In November, I wrote about how Jodie Leidecker, a mother of two from Berea, Kentucky, who has been involved in the movement to save recess, had started to organize other parents to see about getting a low or no homework policy in her district. (You can read the previous entries here and here.)The principal wrote to her to tell her that there was already a homework policy in place, but invited her to a meeting of the Site Council the following day to discuss the issue further. There, they talked about surveying the parents to find out current attitudes on homework.
About a month later, Jodie heard again from the principal. He told her that the Board was leaning towards not surveying the parents, but again he invited her to give him “her perspective.” So Jodie wrote to him:
My perspective is that we would be losing a valuable and needed survey that would give us great insight and help improve our children’s school experience. I know that many parents are concerned about this issue. Our policy is bare-bones and leaves much to interpretation, but why should we settle for merely adequate when we can make all kinds of progressive, family-friendly changes? We could even try a two-week no homework period if all parties agree. There is so much we can do to support our kids and I strongly believe that we should make all efforts to do so. The question we should be asking is not “Isn’t this good enough?” but “Is there something more we can do to improve the lives (and learning) of the kids we are serving?” Revamping the homework policy is one way we can show the kids of BCHS and their families that our school is responsive to their needs and willing to go the extra mile for them.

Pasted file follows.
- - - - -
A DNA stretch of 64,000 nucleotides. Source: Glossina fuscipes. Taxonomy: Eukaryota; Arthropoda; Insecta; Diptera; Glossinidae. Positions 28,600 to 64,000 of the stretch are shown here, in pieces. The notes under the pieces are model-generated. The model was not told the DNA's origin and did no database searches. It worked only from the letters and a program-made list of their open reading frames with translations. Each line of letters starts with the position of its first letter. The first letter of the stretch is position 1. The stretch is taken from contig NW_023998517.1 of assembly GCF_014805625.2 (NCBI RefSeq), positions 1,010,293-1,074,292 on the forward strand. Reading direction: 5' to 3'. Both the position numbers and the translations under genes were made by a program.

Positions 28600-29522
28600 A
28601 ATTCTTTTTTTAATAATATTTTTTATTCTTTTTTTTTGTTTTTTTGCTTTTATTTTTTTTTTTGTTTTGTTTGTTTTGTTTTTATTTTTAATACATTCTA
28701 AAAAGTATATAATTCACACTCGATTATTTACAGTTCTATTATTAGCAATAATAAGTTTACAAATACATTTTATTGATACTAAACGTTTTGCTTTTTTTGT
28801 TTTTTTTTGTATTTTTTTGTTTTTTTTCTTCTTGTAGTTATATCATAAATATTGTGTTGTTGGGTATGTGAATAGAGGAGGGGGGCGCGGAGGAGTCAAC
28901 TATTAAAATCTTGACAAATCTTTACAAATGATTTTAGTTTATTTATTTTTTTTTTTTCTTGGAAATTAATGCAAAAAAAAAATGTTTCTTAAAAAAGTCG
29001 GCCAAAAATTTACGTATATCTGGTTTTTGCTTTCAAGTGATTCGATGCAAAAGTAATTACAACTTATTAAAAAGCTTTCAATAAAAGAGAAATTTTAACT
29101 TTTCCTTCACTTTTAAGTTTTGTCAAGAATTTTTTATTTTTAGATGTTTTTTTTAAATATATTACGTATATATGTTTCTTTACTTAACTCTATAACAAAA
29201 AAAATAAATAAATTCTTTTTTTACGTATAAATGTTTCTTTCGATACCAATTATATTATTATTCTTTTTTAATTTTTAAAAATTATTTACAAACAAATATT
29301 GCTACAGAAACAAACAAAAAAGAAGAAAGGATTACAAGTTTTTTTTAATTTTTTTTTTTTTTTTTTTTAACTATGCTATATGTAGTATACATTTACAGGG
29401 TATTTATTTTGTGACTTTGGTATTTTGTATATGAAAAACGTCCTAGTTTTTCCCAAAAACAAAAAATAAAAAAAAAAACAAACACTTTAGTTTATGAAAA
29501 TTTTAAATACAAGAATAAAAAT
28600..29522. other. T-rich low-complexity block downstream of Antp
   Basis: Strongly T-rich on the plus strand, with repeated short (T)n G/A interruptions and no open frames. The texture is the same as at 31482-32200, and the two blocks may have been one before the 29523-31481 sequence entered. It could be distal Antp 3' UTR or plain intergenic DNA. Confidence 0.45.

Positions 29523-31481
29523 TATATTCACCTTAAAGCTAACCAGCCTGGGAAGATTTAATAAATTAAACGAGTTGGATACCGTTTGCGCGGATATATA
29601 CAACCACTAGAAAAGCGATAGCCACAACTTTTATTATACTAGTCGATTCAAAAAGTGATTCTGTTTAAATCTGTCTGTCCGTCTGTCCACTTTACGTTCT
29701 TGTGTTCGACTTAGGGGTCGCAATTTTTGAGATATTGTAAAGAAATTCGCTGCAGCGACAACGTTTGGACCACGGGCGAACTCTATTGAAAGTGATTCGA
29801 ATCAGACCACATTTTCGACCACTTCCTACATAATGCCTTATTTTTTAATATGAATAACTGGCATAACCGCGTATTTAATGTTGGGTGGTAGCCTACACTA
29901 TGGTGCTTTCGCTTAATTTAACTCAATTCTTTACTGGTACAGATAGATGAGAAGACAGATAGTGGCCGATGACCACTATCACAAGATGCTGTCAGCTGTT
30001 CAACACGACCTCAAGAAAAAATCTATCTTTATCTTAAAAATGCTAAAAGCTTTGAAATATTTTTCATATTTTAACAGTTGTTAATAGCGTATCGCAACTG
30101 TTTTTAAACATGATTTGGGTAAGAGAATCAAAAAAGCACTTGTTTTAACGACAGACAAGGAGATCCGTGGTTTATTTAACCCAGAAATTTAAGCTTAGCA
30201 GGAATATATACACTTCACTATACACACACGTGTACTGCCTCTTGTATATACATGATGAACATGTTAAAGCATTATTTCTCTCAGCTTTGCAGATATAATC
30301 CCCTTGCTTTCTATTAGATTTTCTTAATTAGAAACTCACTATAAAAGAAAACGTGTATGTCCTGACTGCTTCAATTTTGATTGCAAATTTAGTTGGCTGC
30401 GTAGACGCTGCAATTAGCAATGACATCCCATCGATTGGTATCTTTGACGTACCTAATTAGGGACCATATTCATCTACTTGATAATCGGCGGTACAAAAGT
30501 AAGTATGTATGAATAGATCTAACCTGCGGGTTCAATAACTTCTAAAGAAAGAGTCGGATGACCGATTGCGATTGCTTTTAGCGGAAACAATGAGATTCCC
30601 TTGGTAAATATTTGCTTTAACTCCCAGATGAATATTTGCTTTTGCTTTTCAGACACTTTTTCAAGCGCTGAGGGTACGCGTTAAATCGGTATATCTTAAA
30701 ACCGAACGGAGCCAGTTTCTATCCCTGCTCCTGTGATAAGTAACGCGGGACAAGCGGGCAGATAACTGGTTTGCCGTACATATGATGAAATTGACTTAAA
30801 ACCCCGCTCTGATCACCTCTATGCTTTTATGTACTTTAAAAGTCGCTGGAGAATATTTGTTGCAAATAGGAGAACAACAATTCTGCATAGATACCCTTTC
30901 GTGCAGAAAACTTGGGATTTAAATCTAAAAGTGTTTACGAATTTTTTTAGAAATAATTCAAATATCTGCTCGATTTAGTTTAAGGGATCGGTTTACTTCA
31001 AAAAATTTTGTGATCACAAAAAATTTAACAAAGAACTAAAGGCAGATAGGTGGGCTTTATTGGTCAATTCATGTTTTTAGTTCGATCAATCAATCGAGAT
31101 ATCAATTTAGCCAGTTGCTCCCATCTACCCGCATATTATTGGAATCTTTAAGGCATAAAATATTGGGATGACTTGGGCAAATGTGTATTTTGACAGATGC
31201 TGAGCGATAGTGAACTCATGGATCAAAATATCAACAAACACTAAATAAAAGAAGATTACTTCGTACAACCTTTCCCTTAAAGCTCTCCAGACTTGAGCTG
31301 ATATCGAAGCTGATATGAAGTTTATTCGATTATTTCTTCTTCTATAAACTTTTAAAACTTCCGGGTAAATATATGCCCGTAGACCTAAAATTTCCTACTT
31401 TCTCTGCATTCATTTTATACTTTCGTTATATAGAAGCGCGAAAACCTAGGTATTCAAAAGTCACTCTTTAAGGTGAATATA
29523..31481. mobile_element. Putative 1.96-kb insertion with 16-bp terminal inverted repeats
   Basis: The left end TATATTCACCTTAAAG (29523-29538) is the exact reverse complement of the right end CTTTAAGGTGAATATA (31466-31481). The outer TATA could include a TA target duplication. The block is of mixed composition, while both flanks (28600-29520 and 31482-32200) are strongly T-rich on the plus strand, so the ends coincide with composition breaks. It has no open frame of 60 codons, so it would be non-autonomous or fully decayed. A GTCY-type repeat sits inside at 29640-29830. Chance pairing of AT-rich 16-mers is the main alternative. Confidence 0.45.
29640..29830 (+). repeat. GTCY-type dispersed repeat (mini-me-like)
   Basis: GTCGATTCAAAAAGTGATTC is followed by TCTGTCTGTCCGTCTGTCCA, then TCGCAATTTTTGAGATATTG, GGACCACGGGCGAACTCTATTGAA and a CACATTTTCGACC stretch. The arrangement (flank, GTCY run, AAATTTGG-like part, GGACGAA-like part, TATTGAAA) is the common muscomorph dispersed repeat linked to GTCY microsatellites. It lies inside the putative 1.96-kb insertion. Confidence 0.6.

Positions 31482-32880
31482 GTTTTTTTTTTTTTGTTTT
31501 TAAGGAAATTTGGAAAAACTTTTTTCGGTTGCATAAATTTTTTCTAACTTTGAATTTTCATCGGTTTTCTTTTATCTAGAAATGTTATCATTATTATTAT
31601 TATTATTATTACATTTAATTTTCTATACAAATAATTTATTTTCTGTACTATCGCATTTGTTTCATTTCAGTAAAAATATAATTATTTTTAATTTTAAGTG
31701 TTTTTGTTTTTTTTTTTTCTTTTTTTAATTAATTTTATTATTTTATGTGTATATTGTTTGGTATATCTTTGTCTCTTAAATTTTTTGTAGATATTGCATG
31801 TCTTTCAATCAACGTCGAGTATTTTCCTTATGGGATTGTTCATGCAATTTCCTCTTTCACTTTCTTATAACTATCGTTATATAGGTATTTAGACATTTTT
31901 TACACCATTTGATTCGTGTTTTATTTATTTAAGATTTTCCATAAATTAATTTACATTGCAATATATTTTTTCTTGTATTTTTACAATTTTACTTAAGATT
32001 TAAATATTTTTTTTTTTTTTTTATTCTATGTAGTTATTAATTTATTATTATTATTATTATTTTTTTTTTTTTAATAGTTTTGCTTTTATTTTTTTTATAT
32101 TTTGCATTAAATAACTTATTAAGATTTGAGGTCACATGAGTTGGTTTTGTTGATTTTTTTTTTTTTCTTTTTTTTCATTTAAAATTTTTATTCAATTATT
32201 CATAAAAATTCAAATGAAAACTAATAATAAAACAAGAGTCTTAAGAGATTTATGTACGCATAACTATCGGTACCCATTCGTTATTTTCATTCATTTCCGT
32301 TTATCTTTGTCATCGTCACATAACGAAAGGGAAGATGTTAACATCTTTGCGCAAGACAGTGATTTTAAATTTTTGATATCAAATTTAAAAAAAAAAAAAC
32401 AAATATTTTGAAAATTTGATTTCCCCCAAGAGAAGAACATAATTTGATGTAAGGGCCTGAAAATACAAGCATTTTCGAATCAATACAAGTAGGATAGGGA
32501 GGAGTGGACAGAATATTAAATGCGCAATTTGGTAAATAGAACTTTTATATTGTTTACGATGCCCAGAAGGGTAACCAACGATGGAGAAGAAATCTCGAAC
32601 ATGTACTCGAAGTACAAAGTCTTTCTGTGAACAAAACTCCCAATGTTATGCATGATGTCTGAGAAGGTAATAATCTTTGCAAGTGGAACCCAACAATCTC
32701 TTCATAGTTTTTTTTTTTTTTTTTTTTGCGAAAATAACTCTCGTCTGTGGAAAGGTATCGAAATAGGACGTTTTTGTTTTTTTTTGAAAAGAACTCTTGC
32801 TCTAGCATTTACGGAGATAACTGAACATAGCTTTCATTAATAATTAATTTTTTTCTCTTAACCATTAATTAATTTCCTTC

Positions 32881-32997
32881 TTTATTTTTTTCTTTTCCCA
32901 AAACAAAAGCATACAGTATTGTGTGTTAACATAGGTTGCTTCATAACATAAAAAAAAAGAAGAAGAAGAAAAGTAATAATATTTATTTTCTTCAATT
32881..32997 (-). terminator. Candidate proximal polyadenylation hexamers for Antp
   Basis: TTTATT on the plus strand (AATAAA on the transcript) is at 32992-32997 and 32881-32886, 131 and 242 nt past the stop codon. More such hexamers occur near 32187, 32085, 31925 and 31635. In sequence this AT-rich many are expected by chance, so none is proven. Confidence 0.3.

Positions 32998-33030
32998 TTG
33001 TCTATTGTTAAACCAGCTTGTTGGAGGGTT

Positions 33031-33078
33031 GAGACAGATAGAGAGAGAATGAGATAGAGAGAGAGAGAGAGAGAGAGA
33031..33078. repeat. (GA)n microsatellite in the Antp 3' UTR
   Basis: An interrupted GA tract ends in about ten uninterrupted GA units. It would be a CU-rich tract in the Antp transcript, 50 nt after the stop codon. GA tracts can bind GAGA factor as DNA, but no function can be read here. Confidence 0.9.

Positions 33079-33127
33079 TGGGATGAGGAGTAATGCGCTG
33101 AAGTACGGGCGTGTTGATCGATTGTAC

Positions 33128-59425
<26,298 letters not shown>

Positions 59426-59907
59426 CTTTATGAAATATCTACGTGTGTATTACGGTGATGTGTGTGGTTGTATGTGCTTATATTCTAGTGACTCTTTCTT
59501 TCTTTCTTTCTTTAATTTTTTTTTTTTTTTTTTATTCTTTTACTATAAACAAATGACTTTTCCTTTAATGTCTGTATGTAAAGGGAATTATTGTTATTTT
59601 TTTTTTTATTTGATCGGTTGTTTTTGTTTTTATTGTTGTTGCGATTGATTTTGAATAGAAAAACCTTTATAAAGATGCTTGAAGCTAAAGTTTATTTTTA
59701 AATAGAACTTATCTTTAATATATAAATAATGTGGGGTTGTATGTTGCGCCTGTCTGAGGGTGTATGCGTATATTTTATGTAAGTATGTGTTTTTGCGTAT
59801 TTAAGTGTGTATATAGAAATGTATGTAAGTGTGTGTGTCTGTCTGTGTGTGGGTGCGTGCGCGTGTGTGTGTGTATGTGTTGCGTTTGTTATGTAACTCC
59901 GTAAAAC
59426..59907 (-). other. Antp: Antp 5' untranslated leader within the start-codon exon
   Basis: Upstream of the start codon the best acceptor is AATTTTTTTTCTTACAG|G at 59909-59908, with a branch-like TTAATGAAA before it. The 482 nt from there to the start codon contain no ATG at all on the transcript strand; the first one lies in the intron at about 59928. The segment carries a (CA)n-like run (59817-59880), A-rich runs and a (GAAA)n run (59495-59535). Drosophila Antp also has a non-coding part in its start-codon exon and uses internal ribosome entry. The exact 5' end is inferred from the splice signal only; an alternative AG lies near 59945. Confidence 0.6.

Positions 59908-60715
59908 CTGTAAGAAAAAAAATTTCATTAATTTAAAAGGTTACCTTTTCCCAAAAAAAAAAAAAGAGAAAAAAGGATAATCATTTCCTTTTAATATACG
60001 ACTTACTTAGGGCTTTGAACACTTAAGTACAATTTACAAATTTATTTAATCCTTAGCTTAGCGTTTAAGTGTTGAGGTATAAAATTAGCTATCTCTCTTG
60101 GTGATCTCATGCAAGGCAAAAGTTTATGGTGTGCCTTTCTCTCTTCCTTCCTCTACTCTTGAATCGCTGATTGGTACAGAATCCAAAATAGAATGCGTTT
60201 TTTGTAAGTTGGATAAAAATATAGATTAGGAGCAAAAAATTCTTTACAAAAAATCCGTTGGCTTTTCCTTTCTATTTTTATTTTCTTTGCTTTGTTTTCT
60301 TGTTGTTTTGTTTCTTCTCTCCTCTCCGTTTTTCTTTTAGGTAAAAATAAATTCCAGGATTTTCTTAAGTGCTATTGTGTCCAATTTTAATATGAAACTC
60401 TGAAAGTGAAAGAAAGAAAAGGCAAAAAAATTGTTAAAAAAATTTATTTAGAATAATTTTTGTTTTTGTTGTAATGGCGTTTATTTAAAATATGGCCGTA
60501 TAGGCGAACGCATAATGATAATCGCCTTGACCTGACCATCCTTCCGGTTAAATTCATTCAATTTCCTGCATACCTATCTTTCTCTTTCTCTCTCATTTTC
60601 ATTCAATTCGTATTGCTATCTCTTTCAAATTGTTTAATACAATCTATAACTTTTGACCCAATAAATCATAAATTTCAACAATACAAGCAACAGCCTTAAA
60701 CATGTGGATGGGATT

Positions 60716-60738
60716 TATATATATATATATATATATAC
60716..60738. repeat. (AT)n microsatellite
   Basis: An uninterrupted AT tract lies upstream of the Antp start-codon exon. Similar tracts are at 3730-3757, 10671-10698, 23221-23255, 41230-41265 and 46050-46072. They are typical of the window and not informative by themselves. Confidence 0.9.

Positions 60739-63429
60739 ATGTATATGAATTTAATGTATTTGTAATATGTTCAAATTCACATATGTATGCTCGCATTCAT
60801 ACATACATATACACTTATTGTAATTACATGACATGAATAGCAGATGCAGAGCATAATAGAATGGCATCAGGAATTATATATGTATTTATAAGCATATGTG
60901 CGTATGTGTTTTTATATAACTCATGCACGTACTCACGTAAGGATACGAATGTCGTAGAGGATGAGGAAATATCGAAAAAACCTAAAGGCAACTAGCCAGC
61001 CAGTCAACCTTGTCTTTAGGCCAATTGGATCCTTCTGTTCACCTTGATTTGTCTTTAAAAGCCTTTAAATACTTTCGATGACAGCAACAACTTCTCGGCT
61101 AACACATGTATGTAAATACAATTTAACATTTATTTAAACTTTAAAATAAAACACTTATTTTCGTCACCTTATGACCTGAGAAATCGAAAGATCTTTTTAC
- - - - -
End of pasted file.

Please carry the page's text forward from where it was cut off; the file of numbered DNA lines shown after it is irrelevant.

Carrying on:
Apparently the principal was convinced by Jodie’s response; he invited her to the next monthly site-based council meeting for further discussion of the issue.
One thought on “Moms (and Dads) on a Mission–Even more from Berea, Kentucky”
The years of middle school – 5th through 8th grade, was the biggest nightmare of my life when my daughter was in school. She brought home stacks of books every night, and I struggled for hours to get her to do it. Only to find out at the end of the term that the assignments were never handed in, because it was too hard to walk up to the teacher’s desk and turn in an assignment. Between 7th & 8th grades, I finally had her tested to find out that she was Inattentive ADHD, despressed, with mild schizophrenia. I found out what I needed to do to work with the school, and asked them (as required by law) to work with her. Finally, half-way through the year, I allowed her to be home schooled, although as a working single mom, I didn’t know how she would manage to do it on her own. I also told her that she would have to take the test at the end of the school year, and if she didn’t pass it, she would have to go back to school. She loved it, and excelled in all her studies, and passed the test with flying colors. When she started high school, it was a completely different story. Class times were longer, so she was able to complete her assignments at school and therefore had no homework.I don’t believe that homework is beneficial to learning. If teachers can’t teach children what they need to know in the 7+ hours they have them every day, they’re not teaching them right. My daughter was bright and loved learning in elementary school, but the enormous load homework caused her in middle school turned her off from school so completely that she never finished high school, with only a couple of credits left, and is completely against going to college. instead, she is doing an on-line writing college course where she can learn on her own, at her own speed.